End-cab yard switchers were among the earliest diesel-electric locomotive types used by railroads during the steam-to-diesel transition era. A pioneer yard goat, the General Motors Electro-Motive Division SW1, is the latest N scale locomotive from Arnold (Hornby America). The model features prototype-specific details and a smooth mechanism that’s easy to convert to Digital Command Control (DCC).
The prototype. Electro-Motive built 660 SW1 switchers from early 1939 to late 1953. Primarily built for yard service, the locomotive had a 6-cylinder 567 diesel prime mover rated at 600 hp.
Electro-Motive delivered a total of 21 SW1s to the Chicago & North Western Ry. between 1940 and 1953. Our review sample is decorated for no. 1271, which is one of the last 12 delivered in 1953. These CNW switchers were retired by the late 1970s.
The model. The N scale SW1 matches the dimensions of a prototype drawing in the November 1991 Model Railroader. The plastic hood and cab feature sharply molded detail that matches prototype photos. The handrails and stanchions are flexible plastic molded in dark green. Other separate parts include the bell, horn, and air reservoirs and piping mounted under the sill.
The plastic truck sideframes accurately depict Association of American Railroads (AAR) Type A switcher trucks, including solid-bearing journals and bolt detail on the drop-equalizer sideframes and well-defined clasp brakes. The scale 8-foot axle spacing and 40″ wheel diameter matches the prototype.
Our review sample is accurately detailed for a later production SW1, including a long hood that tapers into the cab and a tall tapered exhaust stack. The hoods on early production SW1s had notches in front of the cab, and the stacks were shorter.
Correct for the CNW prototype, the model’s cab has rectangular front windows. The model also depicts the prototype’s twin sealed-beam headlights, correctly arranged with the two lights stacked vertically.
For other road names, such as the Burlington Northern, Arnold produces a cab with the arched front windows of earlier production SW1s. To match the BN prototype, the model has twin sealed-beam headlights arranged side-to-side in a round housing as well as a (non-functioning) rooftop cab beacon.
For most of its career CNW no. 1271 had number boards that had white numerals on a black field. The model’s number boards have black numerals on a white field, which is seen in prototype photos of 1271 in the late 1970s.
The rest of the decoration matches prototype photos of no. 1271 at the end of its career in the 1970s, including the ball-and-bar herald on the cab sides.
Mechanism. The body shell is held in place by four clips. I used a toothpick to gently pry the side of the shell away from the chassis. I could then lift off the shell.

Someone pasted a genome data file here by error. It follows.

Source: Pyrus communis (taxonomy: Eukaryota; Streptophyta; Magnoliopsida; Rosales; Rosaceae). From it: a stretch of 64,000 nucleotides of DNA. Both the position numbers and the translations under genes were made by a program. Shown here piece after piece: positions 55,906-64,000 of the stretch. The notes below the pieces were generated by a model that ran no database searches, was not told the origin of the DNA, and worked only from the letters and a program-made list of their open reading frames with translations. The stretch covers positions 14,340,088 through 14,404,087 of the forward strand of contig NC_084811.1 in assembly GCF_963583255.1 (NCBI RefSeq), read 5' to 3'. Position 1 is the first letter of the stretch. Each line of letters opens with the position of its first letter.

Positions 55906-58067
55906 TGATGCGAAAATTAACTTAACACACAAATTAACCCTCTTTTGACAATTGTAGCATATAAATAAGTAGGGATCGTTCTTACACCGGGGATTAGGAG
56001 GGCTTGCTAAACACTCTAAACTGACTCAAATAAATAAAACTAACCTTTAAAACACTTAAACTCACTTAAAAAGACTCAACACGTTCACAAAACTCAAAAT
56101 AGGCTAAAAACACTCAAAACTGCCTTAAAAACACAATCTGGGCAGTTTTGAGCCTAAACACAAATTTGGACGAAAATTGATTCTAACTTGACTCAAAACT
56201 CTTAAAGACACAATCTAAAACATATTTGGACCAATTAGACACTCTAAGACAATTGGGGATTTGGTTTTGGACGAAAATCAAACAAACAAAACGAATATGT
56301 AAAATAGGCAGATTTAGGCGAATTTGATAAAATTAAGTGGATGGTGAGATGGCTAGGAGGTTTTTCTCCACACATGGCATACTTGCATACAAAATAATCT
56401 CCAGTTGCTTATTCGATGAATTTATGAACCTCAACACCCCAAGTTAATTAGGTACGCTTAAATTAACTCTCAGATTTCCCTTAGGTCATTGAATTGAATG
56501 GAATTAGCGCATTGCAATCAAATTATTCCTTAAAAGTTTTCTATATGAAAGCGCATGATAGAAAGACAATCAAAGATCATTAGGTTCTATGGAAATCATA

The chassis is die-cast metal. The motor features two brass flywheels and rests in the center of the chassis. Worm gears connect the motor to truck-mounted gearboxes. All four axles are powered and all eight wheels pick up electricity from the rails.
The printed-circuit (PC) board is mounted atop the weight. Surface-mount light-emitting diodes provide constant white light for the headlights.
The model can be easily converted to DCC by replacing the dummy plug in the 6-pin socket with a decoder. Several manufacturers make plug-in decoders that would fit this model, including Digitrax, NCE, and Train Control Systems. Adding sound would be a challenge, as there’s hardly any space for even the smallest speaker.
Performance. The SW1 started moving at 1 scale mph after I applied 2.5V to our direct-current test track. Although the mechanism was a bit noisy, the model accelerated smoothly to a top speed of 62 mph at 12V. The prototype was geared for a top speed of 50 mph, but would usually operate at much lower speed.
The N scale engine easily negotiated 10″ radius curves and no. 4 turnouts. Its .4 ounce drawbar pull is equivalent to 10 N scale freight cars on straight and level track. This pulling power is on par with other N scale switchers.
This reliably operating model should be able to handle most switching chores. The sharp detail and decoration of the Arnold SW1 would make it the star of an N scale freight yard.
Hornby America Inc.
3900-C2 Industry Drive East
Fife, WA 98424
Era: 1950s to 1970s (as detailed)
Road names: (two road numbers each) Chicago & North Western, Amtrak, Boston & Maine, Burlington Northern, and Penn Central
▪▪All-wheel drive and electrical pickup
▪▪6-pin DCC socket
▪▪Die-cast metal chassis
▪▪Directional light-emitting diode headlights
▪▪Five-pole can motor with dual brass flywheels
▪▪Plastic knuckle couplers mounted at correct height
▪▪Weight: 1.5 ounces